Weeki Wachee Springs State Park
The Weeki Wachee Springs are an historic site in the city of Weeki Wachee (Florida State Parks). The springs became part of the Florida State Park system in the year of 2008 (Explore Weeki Wachee). Weeki Wachee is well-known for its world famous mermaids that started as a roadside attraction in the 1940s (Weeki Wachee’s History). The mermaids of Weeki Wachee still perform today and symbolize Old Florida tourism. The Weeki Wachee Springs State park also has the deepest known freshwater cave system in the United State (Florida State Parks). The name of the spring, “Weeki Wachee,” was given by the Seminole Native Americans which means ‘little spring’ or ‘winding river’ in English (Explore Weeki Wachee).
Backstory and Context
In 1946, Newt Perry bought Weeki Wachee Springs and cleaned up the springs which to that point had been used as a junk yard for the area of his new business. He invented a new way to breathe underwater without having to have to be hooked to a tank and instead used free-flowing air hoses from an air compressor (Weeki Wachee’s History). The air hoses allowed it to look as if it was possible to breathe underwater without any help. Perry taught women to use the air hoses to breathe and smile while underwater. An underwater theater that sat eighteen people that allowed them to look out at the springs was built six feet under the water (Weeki Wachee’s History). The first show that occurred at Weeki Wachee Springs was on October 13, 1947 where the “mermaids” performed underwater. The girls would do synchronized ballet moves, drink Grapette, and eat bananas underwater during the shows. The famous mermaids got their names not just because they gave the illusion that they could breathe underwater, but also because they would be seen on the roadside of U.S. 19 waiting for someone to pass. They would be in their bathing suits trying to “lure” in people to come watch their show since there weren’t many cars that passed through the area in the 1940s (Weeki Wachee’s History).
In the 1950s, what started as a small roadside attraction at the springs became one of the most popular tourist stops in the United States (Explore Weeki Wachee). The increase in visitors were connected to the tourism upsurge in Florida after World War II. Florida was seen as "the dreams of the good life" and a place to get away for a vacation, especially in the post war era (Mohl and Mormino). In 1950, it was reported that 5 million tourists were coming to Florida (Mohl and Mormino). In 1959, Weeki Wachee was bought by the American Broadcasting Company (ABC) which led to the spring getting more attention across the country and even the world (Weeki Wachee’s History). A new theater was built thanks to ABC that is still in use today that can fit 400 people and is fixed into the side of the spring sixteen feet underwater (Weeki Wachee’s History). ABC added themes to the underwater shows and made them more complex that followed story-lines with music, lifts, and props (Weeki Wachee’s History). Over the years Weeki Wachee Springs has even had movies filmed on the property. One of those movies was “Mr. Peabody and the Mermaid” (Weeki Wachee’s History).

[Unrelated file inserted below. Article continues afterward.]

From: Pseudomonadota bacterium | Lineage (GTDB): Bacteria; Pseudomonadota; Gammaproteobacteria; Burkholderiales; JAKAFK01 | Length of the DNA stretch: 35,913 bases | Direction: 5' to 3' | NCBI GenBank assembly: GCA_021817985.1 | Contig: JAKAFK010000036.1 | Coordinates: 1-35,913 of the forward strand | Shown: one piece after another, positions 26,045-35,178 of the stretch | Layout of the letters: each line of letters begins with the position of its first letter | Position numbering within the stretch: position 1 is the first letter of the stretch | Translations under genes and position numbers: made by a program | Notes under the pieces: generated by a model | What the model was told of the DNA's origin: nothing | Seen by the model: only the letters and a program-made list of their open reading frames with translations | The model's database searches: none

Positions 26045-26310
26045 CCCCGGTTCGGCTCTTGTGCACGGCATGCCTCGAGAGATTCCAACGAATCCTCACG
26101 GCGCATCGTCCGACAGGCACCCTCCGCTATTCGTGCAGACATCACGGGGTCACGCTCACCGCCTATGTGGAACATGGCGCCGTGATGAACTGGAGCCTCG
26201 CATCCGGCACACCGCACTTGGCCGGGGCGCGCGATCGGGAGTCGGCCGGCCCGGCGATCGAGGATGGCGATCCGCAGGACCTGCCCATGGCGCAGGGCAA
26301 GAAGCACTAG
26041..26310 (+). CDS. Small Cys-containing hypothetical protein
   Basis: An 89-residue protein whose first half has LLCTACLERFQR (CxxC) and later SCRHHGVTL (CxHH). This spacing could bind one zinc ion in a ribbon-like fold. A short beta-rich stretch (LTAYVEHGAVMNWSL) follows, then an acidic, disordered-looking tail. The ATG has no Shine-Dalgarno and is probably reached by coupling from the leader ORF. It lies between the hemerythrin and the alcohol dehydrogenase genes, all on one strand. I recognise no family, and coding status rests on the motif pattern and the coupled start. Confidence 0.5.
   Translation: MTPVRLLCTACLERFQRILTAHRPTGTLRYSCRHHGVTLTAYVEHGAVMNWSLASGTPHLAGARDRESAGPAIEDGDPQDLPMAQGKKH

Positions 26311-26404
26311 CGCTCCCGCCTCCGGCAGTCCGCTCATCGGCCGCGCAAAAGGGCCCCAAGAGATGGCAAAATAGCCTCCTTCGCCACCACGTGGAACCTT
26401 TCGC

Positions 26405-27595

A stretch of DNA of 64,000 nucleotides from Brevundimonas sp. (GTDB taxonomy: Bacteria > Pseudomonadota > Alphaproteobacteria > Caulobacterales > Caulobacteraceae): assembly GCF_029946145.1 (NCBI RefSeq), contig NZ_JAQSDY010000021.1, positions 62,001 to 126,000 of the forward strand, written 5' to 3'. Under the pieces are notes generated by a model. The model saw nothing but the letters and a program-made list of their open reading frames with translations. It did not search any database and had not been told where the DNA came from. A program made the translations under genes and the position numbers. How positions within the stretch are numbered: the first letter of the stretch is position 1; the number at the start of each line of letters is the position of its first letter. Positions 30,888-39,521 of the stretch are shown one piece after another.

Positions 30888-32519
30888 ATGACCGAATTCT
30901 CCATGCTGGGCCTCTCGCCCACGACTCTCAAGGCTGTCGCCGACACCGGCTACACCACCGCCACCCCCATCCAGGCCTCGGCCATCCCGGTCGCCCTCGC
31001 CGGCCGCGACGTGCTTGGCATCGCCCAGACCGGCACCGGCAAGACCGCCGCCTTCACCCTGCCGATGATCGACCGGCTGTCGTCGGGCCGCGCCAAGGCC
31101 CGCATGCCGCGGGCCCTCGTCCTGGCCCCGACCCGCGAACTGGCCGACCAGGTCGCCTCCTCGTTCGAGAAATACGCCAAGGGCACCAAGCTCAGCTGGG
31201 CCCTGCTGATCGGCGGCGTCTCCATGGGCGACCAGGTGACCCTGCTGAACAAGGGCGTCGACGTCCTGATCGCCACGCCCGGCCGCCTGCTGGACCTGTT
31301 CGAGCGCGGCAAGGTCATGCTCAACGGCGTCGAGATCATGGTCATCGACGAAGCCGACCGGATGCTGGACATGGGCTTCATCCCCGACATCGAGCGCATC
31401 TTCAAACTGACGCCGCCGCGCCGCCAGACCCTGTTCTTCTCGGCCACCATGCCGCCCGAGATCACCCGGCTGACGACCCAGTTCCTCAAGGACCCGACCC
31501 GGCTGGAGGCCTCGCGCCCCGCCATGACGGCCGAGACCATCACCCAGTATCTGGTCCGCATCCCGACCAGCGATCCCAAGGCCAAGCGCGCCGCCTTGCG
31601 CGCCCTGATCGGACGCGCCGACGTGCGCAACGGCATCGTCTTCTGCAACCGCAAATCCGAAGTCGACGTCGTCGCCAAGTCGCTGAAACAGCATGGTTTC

In 1982, Weeki Wachee Springs built Buccaneer Bay which added waterslides and a sandy beach to the springs for visitors to enjoy (Explore Weeki Wachee). The waterpark is unique since the three out of four of its waterslides dump its rider right into the Weeki Wachee Springs (Buccaneer Bay). Weeki Wachee became the “deepest known freshwater cave system” in the country in 2007 when new passages were found in the cave system (Florida State Parks). In 2008, Weeki Wachee Springs became a state park under the Florida State Parks system (Explore Weeki Wachee). The Weeki Wachee Springs State Park offers boat tours, swimming, snorkeling, and paddling for visitors to experience (Florida State Parks). There are areas to have picnics in the park and weddings can even be held at Weeki Wachee (Florida State Parks).
Every day at Weeki Wachee “more than 117 million gallons” of clear water bubble up out and into the spring (Weeki Wachee’s History). Weeki Wachee Springs is “100 feet wide with limestone sides” at the basin (Weeki Wachee’s History). The farther down the spring is traveled, the current’s intensity increases making it extremely hard to swim or stay in one place underwater. The mermaids of Weeki Wachee swim 16 to 20 feet underwater with a current that “runs a strong five miles an hour” as they perform for visitors (Weeki Wachee’s History). The twelve mile Weeki Wachee River that is connected to the basin of the spring dumps into the Gulf of Mexico (Weeki Wachee’s History). What once was a very isolated area has become a very special part of Florida for its tourists and its residents to visit.
Mohl, Raymond A. and Mormino, Gary R.. "Boom, Bust, and Uncertainty: A Social History of Modern Florida." The History of Florida, 13th ed. edited by Michael Gannon, The University Press of Florida, 2013, pp. 497-527.
Weeki Wachee's History. Weeki Wachee Springs State Park. . Accessed October 17, 2018. https://weekiwachee.com/about-us/history/.
Weeki Wachee Springs State Park. Florida State Parks. . Accessed October 17, 2018. https://www.floridastateparks.org/parks-and-trails/weeki-wachee-springs-state-park.
Williams, Van. Local History. Explore Weeki Wachee. . Accessed October 17, 2018. www.exploreweekiwachee.com/history.